Following the 2011 Tōhoku earthquake and tsunami, according to Religious Dispatches magazine, Eihei-ji "mobilized clergy to accompany members of its volunteer organization Shanti International Association who will travel to northeastern Japan to aid in relief efforts".[24]

Then in November 2011, priests at Eihei-ji held a symposium for 300 people called Cherish Our Lives: The Way of Living that We don't Choose Nuclear Power Generation on the subject of denuclearization. Two reactors in Fukui Prefecture were given the names of bodhisattvas: Monju Nuclear Power Plant and Fugen Nuclear Power Plant. The chairman of the Power Reactor and Nuclear Fuel Development Corporation had apparently misunderstood upon visiting the temple. When he told the abbot the proposed names, the Zenji had replied, "That's nice." After the symposium, a priest explained, "We have realized that the nuclear power generation goes against life on the earth."[25]



  • Chōkoku-ji (長谷寺), also known as the Eihei-ji Tokyo Betsuin (永平寺東京別院), in Tokyo.
  • Chuō-ji (中央寺), also known as the Eihei-ji Sapporo Betsuin (永平寺札幌別院), in Sapporo.
  • Taianden-gokoku-in (泰安殿護国院), also known as the Eihei-ji Nagoya Betsuin (永平寺名古屋別院), in Nagoya.
  • Shōryū-ji (紹隆寺), also known as the Eihei-ji Kagoshima Shutchōjo (永平寺鹿児島出張所), in Kagoshima.

See also[edit]


  1. ^ a b c d e f g Bodiford, William M. (2006). "Remembering Dogen: Eiheiji and Dogen Hagiography". The Journal of Japanese Studies. Society for Japanese Studies, University of Washington. 32 (1): 1–21. doi:10.1353/jjs.2006.0003. S2CID 144431743.
  2. ^ a b "Eiheiji". EiheijiKankoubussankyoukai. Retrieved March 29, 2012.
  3. ^ a b "Head Temple Eiheiji". SotoZen-Net. Retrieved March 29, 2012.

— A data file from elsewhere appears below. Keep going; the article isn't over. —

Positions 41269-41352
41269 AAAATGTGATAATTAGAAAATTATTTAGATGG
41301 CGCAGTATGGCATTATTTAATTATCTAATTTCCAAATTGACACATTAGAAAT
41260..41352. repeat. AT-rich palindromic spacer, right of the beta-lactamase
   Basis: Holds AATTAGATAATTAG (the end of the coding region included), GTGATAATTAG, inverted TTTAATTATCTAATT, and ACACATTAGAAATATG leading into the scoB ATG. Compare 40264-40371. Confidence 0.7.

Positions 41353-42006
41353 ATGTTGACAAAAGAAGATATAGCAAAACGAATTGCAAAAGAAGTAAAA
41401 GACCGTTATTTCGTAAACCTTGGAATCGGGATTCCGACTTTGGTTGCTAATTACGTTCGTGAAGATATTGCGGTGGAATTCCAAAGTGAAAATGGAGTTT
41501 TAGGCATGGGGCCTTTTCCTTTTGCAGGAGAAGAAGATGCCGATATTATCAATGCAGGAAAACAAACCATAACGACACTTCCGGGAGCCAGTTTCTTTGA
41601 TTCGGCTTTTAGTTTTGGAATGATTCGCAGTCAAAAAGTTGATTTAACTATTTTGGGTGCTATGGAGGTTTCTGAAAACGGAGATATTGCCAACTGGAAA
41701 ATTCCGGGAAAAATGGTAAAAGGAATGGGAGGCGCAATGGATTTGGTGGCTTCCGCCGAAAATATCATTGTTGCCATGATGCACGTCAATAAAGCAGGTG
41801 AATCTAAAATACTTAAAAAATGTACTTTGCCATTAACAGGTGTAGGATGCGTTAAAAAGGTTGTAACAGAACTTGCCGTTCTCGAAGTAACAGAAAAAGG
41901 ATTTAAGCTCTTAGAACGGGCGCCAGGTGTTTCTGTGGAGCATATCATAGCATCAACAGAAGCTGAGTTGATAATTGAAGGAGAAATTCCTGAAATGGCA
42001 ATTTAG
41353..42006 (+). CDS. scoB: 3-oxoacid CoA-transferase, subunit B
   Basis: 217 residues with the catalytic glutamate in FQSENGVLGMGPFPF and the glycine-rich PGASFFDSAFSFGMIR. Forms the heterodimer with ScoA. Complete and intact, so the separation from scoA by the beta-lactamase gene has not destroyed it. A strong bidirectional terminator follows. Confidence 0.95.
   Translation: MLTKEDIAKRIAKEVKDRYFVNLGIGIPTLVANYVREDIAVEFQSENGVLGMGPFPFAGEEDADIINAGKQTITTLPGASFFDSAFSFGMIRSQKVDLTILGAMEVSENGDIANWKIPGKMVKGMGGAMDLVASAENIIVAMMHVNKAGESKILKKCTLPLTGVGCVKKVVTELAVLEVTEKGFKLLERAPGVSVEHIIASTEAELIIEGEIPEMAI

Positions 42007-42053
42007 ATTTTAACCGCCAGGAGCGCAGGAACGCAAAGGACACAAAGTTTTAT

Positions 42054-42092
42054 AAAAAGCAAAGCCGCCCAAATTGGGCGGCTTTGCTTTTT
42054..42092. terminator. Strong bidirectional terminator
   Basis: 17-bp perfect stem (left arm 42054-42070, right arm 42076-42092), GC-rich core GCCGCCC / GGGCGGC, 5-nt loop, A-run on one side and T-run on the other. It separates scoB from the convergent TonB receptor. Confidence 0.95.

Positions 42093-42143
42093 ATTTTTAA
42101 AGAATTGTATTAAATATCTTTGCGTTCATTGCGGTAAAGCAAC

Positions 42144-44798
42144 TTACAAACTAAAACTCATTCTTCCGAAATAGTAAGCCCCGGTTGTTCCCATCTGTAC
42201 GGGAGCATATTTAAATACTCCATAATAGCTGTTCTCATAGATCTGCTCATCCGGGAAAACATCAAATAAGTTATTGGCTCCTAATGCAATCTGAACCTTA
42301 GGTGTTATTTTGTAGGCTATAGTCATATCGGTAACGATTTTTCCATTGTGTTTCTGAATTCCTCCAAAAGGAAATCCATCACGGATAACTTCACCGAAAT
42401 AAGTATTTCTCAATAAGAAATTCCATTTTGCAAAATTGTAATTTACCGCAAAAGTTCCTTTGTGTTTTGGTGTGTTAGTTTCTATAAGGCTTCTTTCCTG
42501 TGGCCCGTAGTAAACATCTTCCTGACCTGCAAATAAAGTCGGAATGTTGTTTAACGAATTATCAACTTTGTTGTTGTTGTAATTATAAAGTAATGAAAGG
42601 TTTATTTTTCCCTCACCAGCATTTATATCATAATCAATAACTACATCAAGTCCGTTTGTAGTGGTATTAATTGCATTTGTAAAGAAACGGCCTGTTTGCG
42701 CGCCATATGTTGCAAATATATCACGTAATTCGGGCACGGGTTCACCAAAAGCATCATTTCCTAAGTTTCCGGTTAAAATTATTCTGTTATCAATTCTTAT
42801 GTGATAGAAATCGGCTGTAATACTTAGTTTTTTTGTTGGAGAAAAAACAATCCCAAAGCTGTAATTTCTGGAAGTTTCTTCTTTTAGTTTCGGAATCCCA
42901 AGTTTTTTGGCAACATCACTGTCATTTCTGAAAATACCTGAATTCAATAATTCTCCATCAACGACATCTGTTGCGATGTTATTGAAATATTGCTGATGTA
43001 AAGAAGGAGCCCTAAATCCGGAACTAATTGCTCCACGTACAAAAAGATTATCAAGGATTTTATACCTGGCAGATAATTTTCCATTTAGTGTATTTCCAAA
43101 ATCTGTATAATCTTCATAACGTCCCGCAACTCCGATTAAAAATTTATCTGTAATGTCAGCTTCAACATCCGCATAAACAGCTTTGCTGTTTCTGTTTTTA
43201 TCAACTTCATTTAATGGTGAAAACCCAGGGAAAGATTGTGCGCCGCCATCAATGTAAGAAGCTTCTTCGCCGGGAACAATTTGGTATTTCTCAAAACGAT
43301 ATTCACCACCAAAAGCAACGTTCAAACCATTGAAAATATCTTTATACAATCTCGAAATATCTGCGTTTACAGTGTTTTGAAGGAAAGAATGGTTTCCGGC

4. ^ Confusion explained in: Sjoquist, Douglas P. (Winter 1999). "Identifying Buddhist Images in Japanese Painting and Sculpture". Education About Asia. Association for Asian Studies. 4 (3).
  5. ^ Sanmon, Butsuden, Hatto, Sodo, Yokusitsu, Sanshokaku and Tosu in: Greve, Gabi (February 1, 2005). "Daruma Pilgrims in Japan". Blogspot. Retrieved April 1, 2012.
  6. ^ William M. Bodiford. Sōtō Zen in Medieval Japan. University of Hawaii Press, 1993.
  7. ^ "Eiheiji Temple". Japan Travel Online. Kintetsu International. Retrieved March 29, 2012.
  8. ^ a b c d e "Japan Heritage Eiheiji: For a few bucks, you too can try for enlightenment". The Asahi Shimbun. Archived from the original on October 20, 2012. Retrieved March 29, 2012.
  9. ^ a b c d e f Greve, Gabi (February 1, 2005). "Daruma Pilgrims in Japan". Blogspot. Retrieved March 30, 2012.
  10. ^ "Eiheiji Temple". Japan-i. Archived from the original on November 19, 2011. Retrieved March 30, 2012.
  11. ^ 銅鐘 [Bronze bell] (in Japanese). Fukui Prefecture. Retrieved 4 April 2012.
  12. ^ 銅鐘 [Bronze bell] (in Japanese). Agency for Cultural Affairs. Retrieved 4 April 2012.
  13. ^ 永平寺山門 [Eiheiji Sanmon] (in Japanese). Fukui Prefecture. Retrieved 4 April 2012.
  14. ^ 永平寺中雀門 [Eiheiji Central Gate] (in Japanese). Fukui Prefecture. Retrieved 4 April 2012.
  15. ^ 普勧坐禅儀 [Universally Recommended Instructions for Zazen] (in Japanese). Fukui Prefecture. Retrieved 4 April 2012.
  16. ^ 紙本墨書 高祖嗣書 [Writing in black ink on paper - certificated by the master] (in Japanese). Fukui Prefecture. Retrieved 4 April 2012.
  17. ^ 紙本墨書 後円融院宸翰 [Writing in black ink on paper - in the hand of Emperor Go-En'yū] (in Japanese). Fukui Prefecture. Retrieved 4 April 2012.
  18. ^ a b c d e "Eihei-ji". Fodor's. Random House. Retrieved March 30, 2012.
  19. ^ a b c Willis. Bill (February 23, 2003). "Austere monks in a lavish monastery". The Japan Times. Retrieved March 31, 2012.
  20. ^ "Fukuyama Taiho Zenji, Head Priest of Daihonzan Eiheiji, Appointed Head Priest of Sotoshu". SotoZen-Net. Archived from the original on July 11, 2012. Retrieved March 31, 2012.
  21. ^ a b Zumwalt, James P., Deputy Chief of Mission (January 21, 2011). "Copying Sutras at Eiheiji Temple". US Department of State. Retrieved March 30, 2012.{{cite web}}: CS1 maint: multiple names: authors list (link)
  22. ^ "What does it take to become a full-fledged Soto-shu priest and is it really worth the whole deal?". Antaiji. Retrieved March 30, 2012.
  23. ^ "Soto Zen Education Center Activity Schedule". Dharma Eye. SotoZen-Net (10). May 2002. Retrieved March 30, 2012.
  24. ^ McLaughlin, Levi (March 17, 2011). "Tokyo Governor Says Tsunami is Divine Punishment—Religious Groups Ignore Him". Religion Dispatches. Retrieved March 31, 2012.
  25. ^ Moshimoshimo. "Buddhist Monks at Eiheiji Temple Raise an Alarm over Nuclear Power: Cherish Our Lives – The way of living that we don't choose nuclear power generation". Wordpress. Retrieved March 31, 2012.

External links[edit]